Irrelevant since easily comprehensible and incomprehensible are not the only choices. Lem's example is a century+ of almost no progress but that doesn't mean forever. In reality we've had that long since Einstein trying to work out non-Newtonian gravity.


Anyway, that wasn't the only example from fiction I put up, it's just one extreme that has been thought of. It's a good book but since a lot of it is a series of descriptions of academic papers that never existed I'm amazed that it was turned into a movie, let alone two. It's almost as if it was declared unfilmable and was taken up as a bet.

Re:Get it right (1)

ultranova (717540) | about 5 months ago | (#47393993)

Lem's lone planet sized alien in Solaris seems to avoid at least a few of those and for the rest nobody can work it out at the time of the story.

Lem's planet and its inhabitant exist in the land of make-believe, and doesn't have any actual history, but actual planets existing in actual spacetime are still subject to be guided by actual archetypes over actual time.

Irrelevant since easily comprehensible and incomprehensible are not the only choices. Lem's example is a century+ of almost no progress but that doesn't mean forever. In reality we've had that long since Einstein trying to work out non-Newtonian gravity.

I presume you mean quantum mechanical gravity, since General Relativity already describes non-Newtonian gravity.

The difference, of course, is that we don't have a century's worth of observational data - or, really, any observational data - on objects that are both very small and very massive, for which it would apply.

Re:Get it right (1)

dbIII (701233) | about 5 months ago | (#47396901)

exist in the land of make-believe

Nice put down if we were not speculating about something nobody has observed. Of course we are using examples from the land of make-believe.

Re:Get it right (1)

ultranova (717540) | about 5 months ago | (#47400047)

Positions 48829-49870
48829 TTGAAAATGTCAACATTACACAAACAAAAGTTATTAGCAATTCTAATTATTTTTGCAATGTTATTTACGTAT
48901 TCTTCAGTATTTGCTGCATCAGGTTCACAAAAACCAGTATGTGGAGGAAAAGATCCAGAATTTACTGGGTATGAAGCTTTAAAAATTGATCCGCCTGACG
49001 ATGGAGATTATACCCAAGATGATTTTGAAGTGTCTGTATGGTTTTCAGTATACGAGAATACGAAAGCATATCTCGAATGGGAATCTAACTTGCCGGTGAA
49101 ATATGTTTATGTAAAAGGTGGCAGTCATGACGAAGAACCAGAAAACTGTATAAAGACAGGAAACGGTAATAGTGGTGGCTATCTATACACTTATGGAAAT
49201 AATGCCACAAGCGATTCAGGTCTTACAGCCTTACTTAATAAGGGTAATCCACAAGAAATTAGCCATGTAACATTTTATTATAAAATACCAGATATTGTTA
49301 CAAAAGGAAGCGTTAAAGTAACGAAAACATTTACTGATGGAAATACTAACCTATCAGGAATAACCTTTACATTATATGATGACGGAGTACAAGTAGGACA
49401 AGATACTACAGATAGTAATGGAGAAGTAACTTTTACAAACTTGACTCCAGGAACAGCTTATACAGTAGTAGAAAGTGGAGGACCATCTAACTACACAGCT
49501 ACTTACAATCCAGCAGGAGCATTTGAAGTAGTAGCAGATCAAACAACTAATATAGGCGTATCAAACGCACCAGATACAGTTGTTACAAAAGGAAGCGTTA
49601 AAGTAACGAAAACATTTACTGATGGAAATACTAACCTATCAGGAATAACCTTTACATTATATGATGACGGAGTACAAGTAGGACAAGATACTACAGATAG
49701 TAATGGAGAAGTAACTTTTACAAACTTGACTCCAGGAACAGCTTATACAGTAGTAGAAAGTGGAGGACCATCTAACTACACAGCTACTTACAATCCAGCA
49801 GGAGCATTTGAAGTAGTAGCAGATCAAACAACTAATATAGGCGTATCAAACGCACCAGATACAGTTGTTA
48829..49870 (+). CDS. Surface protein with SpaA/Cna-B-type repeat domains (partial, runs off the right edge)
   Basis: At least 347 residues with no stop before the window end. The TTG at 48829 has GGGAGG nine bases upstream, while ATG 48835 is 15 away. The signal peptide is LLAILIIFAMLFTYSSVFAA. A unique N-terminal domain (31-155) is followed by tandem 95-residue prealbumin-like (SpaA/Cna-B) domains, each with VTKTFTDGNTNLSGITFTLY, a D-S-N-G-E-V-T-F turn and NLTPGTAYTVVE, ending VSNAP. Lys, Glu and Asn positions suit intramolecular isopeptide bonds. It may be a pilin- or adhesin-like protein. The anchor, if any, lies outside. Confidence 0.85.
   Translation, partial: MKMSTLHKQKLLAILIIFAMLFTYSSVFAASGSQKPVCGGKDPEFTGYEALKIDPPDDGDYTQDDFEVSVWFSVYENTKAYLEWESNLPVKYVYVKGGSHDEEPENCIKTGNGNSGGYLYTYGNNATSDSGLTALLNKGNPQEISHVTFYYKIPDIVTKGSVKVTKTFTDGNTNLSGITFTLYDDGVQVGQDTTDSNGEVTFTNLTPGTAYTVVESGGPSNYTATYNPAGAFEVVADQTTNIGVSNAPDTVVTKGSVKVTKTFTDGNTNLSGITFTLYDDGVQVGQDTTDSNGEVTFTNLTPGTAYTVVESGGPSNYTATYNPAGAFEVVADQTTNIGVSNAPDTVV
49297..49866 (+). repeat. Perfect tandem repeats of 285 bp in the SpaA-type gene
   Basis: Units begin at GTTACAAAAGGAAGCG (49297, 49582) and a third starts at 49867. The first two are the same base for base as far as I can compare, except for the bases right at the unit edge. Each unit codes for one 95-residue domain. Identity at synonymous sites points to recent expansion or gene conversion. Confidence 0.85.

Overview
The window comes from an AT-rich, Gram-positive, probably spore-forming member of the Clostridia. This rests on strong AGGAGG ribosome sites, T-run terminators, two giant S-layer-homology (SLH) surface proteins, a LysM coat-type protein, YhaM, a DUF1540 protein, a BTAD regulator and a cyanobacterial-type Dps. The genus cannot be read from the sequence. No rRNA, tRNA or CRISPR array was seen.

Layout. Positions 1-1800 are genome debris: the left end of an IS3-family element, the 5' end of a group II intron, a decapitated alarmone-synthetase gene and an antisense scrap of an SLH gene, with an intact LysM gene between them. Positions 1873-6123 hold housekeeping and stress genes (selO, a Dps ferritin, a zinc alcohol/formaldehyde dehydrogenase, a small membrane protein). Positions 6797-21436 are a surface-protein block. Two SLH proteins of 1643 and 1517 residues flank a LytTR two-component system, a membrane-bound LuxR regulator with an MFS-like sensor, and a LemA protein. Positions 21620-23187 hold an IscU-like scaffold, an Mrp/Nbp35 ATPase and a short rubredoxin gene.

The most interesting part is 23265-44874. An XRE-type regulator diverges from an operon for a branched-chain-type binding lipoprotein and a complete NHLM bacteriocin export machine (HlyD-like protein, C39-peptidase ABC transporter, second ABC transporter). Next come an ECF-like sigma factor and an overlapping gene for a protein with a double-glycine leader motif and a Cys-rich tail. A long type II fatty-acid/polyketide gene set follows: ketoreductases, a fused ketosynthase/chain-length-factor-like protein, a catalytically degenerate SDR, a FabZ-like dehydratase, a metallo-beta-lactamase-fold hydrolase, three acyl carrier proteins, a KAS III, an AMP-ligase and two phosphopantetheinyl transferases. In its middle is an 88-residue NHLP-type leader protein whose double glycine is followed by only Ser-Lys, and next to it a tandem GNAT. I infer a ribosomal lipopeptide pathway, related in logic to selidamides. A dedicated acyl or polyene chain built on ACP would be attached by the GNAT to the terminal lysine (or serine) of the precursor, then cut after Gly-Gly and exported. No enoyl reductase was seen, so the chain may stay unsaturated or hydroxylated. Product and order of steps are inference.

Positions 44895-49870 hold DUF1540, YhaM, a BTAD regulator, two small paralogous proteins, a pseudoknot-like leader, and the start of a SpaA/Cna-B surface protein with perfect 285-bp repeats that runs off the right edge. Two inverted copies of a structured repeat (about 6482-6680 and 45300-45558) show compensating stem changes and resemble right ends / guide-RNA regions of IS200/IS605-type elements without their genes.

Nice put down if we were not speculating about something nobody has observed. Of course we are using examples from the land of make-believe.

I once read a story about an alien who didn't have to eat because it was powered by a perpetual motion engine. Does such an alien make a good example of something we might actually encounter? No, because it's at odds with reality as we know it.

Just because we are using imaginary examples doesn't mean all such examples are equally credible.

Re:Get it right (0)

Anonymous Coward | about 5 months ago | (#47392007)

How do you even establish a communication protocol with an entirely alien (technologically) civilization?

Very carefully.

BOOM BOOM! HAHAHAAH.

-- Basil Brush.

Re:Get it right (0)

Anonymous Coward | about 5 months ago | (#47392051)

Send a semiprime (product of two primes) number of pulses, mixed short and long. There's only one way to factorise it, so there's only one way to wrap it into an image. Long pulses give you the "on" pixels, short pulses give you the "off" pixels. Do this repeatedly, and you have monochrome video.

Re:Get it right (1)

FalcDot (1224920) | about 5 months ago | (#47392123)

We have managed to establish a basic form of communication with some chimpanzees, well within human liftetimes, because they are able to see us (visual sensors in the right frequancy band) and they are able to make delicate motions that we can see.

If we make contact with aliens of approximately that level of sophistication, we should be fine.

Add to that the possibility of them hearing us (again, sensors in the right range) and hopefully vice-versa, and we should not have too much problems that cannot be overcome.

Re:Get it right (1)

willaien (2494962) | about 5 months ago | (#47392955)

To be able to visually see, and audibly hear each other, we would have to figure out how to even communicate with each other to begin with - video and audio file formats.

Re:Get it right (1)

Ihlosi (895663) | about 5 months ago | (#47392153)

How do you even establish a communication protocol with an entirely alien (technologically) civilization?

You don't. You use the parts of your own protocol that aren't too compressed (think .bmp instead of .jpg, .wav instead of .mp3), and hope the other side can figure it out. Since the messages will be travelling for tens or even hundreds of years, a few decades for understand the other side's protocol shouldn't delay things too much.

Once you think you have figured out the other side's protocol, you send them a message in (your understanding of) their protocol and hope that the other side will know that any horrible insults and breaches of etiquette you commit are only a sign that you're still learning.

Re:Get it right (1)

geekoid (135745) | about 5 months ago | (#47396793)

No. You use basic universal truths to start.

http://en.wikipedia.org/wiki/V... [wikipedia.org]

Re:Get it right (1)

Ihlosi (895663) | about 5 months ago | (#47397729)

No. You use basic universal truths to start.

"Truth" is a heavily cultural thing. If anything, you use facts.

And the Voyager record does basically exactly what I mentioned. It uses a subset of our own communication protocols with very low compression.

Re:Get it right (0)

Anonymous Coward | about 5 months ago | (#47392165)

>How do you even establish a communication protocol with an entirely alien (technologically) civilization?

You send the Andromeda Strain.

Re:Get it right (1)

excelsior_gr (969383) | about 5 months ago | (#47395267)